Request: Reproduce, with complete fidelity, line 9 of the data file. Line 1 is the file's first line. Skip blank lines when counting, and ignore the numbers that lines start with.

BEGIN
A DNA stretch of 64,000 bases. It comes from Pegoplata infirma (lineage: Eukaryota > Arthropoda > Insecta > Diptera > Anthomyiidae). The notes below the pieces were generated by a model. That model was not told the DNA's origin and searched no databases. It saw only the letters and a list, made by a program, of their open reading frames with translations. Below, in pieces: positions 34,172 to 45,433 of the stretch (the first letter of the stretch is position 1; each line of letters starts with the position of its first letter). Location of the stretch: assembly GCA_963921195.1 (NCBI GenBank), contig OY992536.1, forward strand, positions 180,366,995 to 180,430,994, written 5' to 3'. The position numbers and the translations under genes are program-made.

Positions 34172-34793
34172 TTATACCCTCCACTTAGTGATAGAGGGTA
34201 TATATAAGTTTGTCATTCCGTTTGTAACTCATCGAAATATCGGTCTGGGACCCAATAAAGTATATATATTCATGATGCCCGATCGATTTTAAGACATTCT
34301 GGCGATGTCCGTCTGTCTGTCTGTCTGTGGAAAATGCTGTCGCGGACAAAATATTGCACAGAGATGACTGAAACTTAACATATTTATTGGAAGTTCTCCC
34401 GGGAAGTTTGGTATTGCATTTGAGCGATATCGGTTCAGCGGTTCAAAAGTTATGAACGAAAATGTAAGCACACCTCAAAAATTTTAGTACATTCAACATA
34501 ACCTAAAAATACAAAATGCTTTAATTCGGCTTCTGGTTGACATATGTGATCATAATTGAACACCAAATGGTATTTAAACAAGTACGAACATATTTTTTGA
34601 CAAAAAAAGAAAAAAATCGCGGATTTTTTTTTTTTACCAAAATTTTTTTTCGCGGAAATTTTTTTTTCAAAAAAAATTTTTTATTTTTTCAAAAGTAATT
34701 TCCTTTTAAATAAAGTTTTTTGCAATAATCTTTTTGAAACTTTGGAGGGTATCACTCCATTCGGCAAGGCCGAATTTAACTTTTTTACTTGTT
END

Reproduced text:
34701 TCCTTTTAAATAAAGTTTTTTGCAATAATCTTTTTGAAACTTTGGAGGGTATCACTCCATTCGGCAAGGCCGAATTTAACTTTTTTACTTGTT